It’s my 1st post, so I hope you guys find this useful. I have spent years messing about with the carbs on the 660 raptors, and I picked up a few tricks in the process. The basics on how to set up the carbs have been posted, so I am not going to explain more on that. What I will tell you is how to set up the stock carbs to release some hidden HP, and make that rappy go like it has never gone before.
This post is a modified version of my post on another forum, so some of you might have seen this before.
So, let's get started.
You need to remove the front plastics, and the fuel tank. This should be a 10 minute job, and a great explanation can be found in the stick section of this forum.
Before you start you need to decide if you are going to run with the airbox lid on, or off. The carb settings are different for both options.
If you are going to run with the stock air cleaner or an air cleaner without the billet adaptor, you need to run with the lid on. It keeps the air cleaner in place.
Now if you are wondering what the best setup is for running with the airbox lid on, here is what you need to do. Remove that stupid rubber snorkel, and throw it away. No matter how you modify it, it drops power output, so just get rid of it. I have proven this on like 50 raptors, using my own dyno, so just take my word for it. Next, remove the lid and you will find there is two “tubes” underneath. Cut all the plastic “tubes” open, so you end up with no tunes at all.
If you are worried about water or mud getting into the airbox stop here.
If not, and you need the lid to hold the stock air cleaner in place, you can cut about 3 to 4, 2 “ holes into the lid to get air in there. Try and space the holes evenly to create even airflow around the air cleaner.
Then, if you want to do this correctly, get yourself a jet kit. I prefer the Dynojet kits and I have proven it on my dyno that the Dynojet needles work best with the no airbox lid setup. The GYT-R and stock needle either supply too much or too little fuel.
Again, have a look at the carb sticky to see how to install the jet kit.
Now, this is something you can try and experiment with, but my dyno seems to indicate the following works well. If you run with the lid on, use the Dynojet slider springs, but if you run without the lid, use the stock slide springs.
Install the Dynojet needles as per the kit instructions. You might want to experiment with the clip positions, Maybe 1 clip higher or lower is better, but the instructions are generally quite close.
Next, drain the fuel from the carbs and remove them. I did not take the throttle cable out. It is possible to work with the cables attached. Below is a picture of the carbs upside down. You will notice a clear tube on the one carb. It will be used for checking the fuel level at a later stage. You need to move the clear tube from the one to the other carb to check both float/fuel levels. Keep in mind that they will only be used when the carbs are mounted back on the motor.
Remove the float bowl. You have 4 screws on each bowl. Take note, these screws are very soft and strip very easy. Use a nice big screwdriver that fits the screw perfectly. To small and they will strip. A good tip is to support the carbs, insert the screw driver, and with a hammer, give the screw driver 2 to 3 nice firm taps. This usually helps the screws to loosen up, before you start removing them. Another good tip is to get new steel screws if you can, and throw those damn stock screws away. Also take special care when you tighten them later. The picture next to it shows different coloured arrows.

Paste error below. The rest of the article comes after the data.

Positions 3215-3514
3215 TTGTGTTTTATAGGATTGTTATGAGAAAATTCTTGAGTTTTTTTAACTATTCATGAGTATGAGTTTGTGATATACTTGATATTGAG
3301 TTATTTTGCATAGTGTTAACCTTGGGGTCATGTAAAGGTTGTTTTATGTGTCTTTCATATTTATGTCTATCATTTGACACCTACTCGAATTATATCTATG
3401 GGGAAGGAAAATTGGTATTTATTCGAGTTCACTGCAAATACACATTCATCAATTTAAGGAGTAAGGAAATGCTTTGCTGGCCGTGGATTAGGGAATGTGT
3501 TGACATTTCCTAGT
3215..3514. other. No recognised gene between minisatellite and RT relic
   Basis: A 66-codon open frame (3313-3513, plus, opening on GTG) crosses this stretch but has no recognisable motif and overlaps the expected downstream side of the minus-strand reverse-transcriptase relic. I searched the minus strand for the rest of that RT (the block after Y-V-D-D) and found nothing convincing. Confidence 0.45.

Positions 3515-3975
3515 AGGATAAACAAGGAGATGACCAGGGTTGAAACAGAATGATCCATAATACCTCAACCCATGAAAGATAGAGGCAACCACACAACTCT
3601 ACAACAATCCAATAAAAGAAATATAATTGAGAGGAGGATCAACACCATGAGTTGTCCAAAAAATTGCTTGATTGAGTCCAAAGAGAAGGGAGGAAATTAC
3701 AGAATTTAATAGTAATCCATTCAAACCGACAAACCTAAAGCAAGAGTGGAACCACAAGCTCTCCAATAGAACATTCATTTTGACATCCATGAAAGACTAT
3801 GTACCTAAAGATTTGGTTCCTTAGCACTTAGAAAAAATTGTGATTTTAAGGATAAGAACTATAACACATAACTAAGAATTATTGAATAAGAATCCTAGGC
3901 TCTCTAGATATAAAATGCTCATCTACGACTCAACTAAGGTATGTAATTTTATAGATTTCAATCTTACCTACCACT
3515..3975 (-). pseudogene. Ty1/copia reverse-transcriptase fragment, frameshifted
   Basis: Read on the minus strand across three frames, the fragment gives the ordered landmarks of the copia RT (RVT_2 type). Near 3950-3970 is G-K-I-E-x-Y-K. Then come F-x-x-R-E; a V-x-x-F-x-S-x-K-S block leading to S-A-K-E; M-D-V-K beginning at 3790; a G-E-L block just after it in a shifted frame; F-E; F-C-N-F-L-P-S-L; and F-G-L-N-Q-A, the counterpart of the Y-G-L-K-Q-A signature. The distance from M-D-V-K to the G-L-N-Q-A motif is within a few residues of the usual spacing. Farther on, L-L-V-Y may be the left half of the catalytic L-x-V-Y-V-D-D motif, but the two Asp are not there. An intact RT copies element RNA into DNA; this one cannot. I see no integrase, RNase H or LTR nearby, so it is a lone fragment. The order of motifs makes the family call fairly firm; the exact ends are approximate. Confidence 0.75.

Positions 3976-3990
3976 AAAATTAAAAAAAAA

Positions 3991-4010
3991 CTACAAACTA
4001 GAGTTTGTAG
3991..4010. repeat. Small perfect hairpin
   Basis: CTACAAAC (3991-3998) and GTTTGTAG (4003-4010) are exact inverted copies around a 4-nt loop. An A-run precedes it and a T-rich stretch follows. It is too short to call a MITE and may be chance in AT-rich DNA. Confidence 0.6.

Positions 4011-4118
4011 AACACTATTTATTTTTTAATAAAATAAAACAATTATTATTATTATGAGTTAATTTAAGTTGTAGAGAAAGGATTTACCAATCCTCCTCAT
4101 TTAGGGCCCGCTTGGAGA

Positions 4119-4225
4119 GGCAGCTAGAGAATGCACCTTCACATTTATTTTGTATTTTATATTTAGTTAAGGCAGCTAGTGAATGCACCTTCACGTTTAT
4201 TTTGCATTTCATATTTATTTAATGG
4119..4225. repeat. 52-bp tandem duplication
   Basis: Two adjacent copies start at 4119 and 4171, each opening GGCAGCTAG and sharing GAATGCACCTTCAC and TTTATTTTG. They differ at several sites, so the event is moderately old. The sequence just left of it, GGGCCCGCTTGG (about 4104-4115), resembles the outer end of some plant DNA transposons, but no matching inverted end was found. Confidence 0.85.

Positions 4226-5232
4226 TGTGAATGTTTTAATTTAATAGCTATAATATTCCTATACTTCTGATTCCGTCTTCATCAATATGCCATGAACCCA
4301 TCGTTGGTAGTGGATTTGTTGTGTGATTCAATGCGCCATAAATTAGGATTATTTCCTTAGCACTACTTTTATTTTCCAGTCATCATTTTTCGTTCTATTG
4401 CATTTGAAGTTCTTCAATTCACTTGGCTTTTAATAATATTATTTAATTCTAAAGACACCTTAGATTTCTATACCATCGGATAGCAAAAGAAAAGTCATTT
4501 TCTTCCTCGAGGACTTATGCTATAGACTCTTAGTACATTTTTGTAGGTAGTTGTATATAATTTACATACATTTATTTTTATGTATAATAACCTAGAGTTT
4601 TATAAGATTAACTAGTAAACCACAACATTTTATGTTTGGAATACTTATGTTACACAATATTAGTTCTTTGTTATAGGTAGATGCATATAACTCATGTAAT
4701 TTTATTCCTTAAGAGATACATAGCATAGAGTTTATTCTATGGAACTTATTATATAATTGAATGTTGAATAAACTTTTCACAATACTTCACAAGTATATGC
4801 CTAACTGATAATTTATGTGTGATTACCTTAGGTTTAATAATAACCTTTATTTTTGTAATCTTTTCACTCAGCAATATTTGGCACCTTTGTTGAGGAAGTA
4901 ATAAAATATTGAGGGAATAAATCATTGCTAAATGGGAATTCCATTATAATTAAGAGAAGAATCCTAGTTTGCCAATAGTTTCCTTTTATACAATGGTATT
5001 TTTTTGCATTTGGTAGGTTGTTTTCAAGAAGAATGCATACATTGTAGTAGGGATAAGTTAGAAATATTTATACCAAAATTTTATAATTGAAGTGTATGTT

The red arrows are for the fuel mixture. Turn them in until they are seated. NOT TO TIGHT. Then turn them out 3 times. (I used the Dynojet stage 2 kit settings. It might be different for other jets)
For a modified lid, get yourself size 25 pilot jets, and run them around 3 turns out. If you run without the lid, I found that the 27.5 pilot jets are required, also using 3. to 3.5 turns out.
The Blue arrows point to the floats. More later.
The green arrows are pointing at the main jets. More later.
The yellow arrows are the air or pilot jets.
Install the main jet as per the Dynojet instructions. Again, look at the carb sticky to see how this is done.
Now to check the float levels. THIS IS THE KEY TO RELEASING THE FULL POTENSIAL OF THE RAPTOR POWER.
To give you a base point you can use the method the Yamaha manual recommends. With the carbs hanging at 90 degrees with the openings that connects to the motor facing down. Move the carbs between the 90 degree position and upright and look at what the floats are doing. When the carbs are the right way up, the floats are hanging fully opened. When you start turning the carbs to face 90 degrees down, you will notice the floats move and suddenly pause. It will pause for a little while, but if you keep turning it to make the openings face down to the ground, they will move again. You need to find where they pause, and keep it there. This position is where the floats touch the needle valve pin, but not compress the needle valve spring. Measure between the split (place where the float bowl and carb comes together) and the of the float shoulder. It should measure around 14 to 16 mm. The image is showing you how to hold the carb in the right position. It shows 13mm, in the picture, so try make them slightly larger.
The floats on ALL stock raptors are out, and needs to be adjusted. It is set to low at the factory. If you need to adjust the level, you need to take the floats off. There is one screw that holds it in place. Remove it and off comes the floats. A small little needle valve will be dangling on the float. Take care of it. The picture below shows it apart.